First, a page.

Teachers honored as diversity advocates
Four English Language Arts teachers in the Cleveland Heights-University Heights City School District were honored at the state level for their work in promoting the importance of diversity among district educators.
Lorna Askew, Angela Coleman-Kirkland, Mikia Searcy and Sherice Thomas are recipients of the Ohio Council of Teachers of English Language Arts (OCTELA) Diversity Award. They were selected as a result of their participation in the OCTELA Teacher Diversity Recruitment Program, and were among nominees from across the state.
“I think that it is important for students of color to experience school life with teachers who have a similar race or ethnicity because it is more likely that they will infuse multicultural perspectives and relate how the curriculum was influenced by diverse peoples," said Askew, an intervention specialist at Heights Middle School. "Students of color need to see role models, and they need to know that people who looked like them influenced the subject matter that they are learning."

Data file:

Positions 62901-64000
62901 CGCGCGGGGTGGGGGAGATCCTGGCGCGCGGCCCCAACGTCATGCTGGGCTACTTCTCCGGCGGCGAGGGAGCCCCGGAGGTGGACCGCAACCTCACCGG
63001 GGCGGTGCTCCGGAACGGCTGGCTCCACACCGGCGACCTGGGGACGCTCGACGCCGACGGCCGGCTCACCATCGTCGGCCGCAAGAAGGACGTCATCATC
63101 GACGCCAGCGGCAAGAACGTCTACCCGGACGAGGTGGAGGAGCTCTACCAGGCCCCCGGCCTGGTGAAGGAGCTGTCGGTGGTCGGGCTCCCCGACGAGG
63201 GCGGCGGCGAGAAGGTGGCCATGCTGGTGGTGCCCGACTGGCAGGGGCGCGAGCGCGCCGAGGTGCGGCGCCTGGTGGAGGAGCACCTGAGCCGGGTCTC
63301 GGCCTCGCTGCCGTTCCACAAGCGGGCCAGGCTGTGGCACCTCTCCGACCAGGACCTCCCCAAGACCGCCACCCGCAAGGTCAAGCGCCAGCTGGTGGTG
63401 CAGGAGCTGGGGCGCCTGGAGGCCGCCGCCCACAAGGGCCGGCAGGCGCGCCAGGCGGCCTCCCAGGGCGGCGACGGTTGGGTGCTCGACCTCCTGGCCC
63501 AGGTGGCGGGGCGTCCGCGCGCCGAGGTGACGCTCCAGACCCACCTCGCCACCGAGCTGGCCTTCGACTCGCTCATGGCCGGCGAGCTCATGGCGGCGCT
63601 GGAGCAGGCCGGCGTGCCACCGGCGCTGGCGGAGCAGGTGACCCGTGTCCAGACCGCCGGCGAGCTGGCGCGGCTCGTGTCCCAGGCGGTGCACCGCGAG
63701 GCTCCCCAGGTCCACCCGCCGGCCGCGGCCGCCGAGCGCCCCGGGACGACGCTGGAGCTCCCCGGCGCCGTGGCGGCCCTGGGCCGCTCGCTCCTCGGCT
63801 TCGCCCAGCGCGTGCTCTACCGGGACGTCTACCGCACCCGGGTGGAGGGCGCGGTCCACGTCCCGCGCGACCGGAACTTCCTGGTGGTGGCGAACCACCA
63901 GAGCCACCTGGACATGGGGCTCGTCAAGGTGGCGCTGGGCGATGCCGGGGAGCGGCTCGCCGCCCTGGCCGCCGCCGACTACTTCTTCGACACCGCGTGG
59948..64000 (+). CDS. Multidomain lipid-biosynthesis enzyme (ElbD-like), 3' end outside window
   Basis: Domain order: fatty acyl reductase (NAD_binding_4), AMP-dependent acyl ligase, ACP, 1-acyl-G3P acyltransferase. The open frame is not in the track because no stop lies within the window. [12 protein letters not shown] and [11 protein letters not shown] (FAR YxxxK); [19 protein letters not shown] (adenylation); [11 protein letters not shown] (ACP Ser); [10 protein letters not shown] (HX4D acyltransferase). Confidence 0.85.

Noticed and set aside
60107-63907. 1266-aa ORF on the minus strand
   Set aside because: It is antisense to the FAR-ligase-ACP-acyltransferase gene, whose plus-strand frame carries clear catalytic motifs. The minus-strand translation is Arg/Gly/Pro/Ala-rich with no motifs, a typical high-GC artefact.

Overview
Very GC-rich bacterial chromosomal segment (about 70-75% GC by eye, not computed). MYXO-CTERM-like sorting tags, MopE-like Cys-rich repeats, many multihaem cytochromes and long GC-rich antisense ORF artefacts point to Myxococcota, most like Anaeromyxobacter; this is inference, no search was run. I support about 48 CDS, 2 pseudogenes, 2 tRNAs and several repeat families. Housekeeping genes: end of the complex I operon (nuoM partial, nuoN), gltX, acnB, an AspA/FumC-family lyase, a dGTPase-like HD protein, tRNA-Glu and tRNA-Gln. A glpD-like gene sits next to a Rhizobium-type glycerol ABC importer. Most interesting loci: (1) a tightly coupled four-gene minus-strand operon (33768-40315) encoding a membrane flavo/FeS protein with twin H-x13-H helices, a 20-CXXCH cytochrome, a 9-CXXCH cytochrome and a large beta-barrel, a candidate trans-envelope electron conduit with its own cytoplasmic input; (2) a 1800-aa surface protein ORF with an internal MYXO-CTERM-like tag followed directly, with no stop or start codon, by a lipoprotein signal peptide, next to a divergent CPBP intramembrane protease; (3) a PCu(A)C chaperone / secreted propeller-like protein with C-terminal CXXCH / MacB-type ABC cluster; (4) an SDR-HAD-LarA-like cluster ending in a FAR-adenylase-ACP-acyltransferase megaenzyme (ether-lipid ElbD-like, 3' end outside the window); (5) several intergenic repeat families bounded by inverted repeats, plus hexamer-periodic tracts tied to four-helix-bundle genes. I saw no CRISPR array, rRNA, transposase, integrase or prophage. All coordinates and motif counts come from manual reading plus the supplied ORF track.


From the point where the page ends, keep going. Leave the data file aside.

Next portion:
The Teacher Diversity Recruitment Program was created to increase the number of teachers of color within OCTELA's membership and in attendance at its annual conference. One of the perks of winning the award is complimentary registration to the OCTELA conference that will be held in Columbus in March. In addition to the conference registration, each teacher received a one-year OCTELA membership and a small professional development stipend to be used to purchase resources to enhance their instruction.
"I am not only proud of their award, but proud to work alongside these phenomenal women each day," said Yolanda Harris, Title I instructional coach at Heights Middle School and OCTELA diversity liaison for the district. "They represent, to me, the best of what CH-UH has to offer the field of education in the state of Ohio, especially as I watch the marvelous ways by which they show care and concern for our student."
OCTELA is one of the oldest and most prestigious professional development organizations for literacy teachers in the state. It has been providing its national network of teachers with instructional and professional development resources and opportunities for more than six decades.
Cathan Cavanaugh is the communications administrative assistant for the Cleveland Heights-University Heights City School District.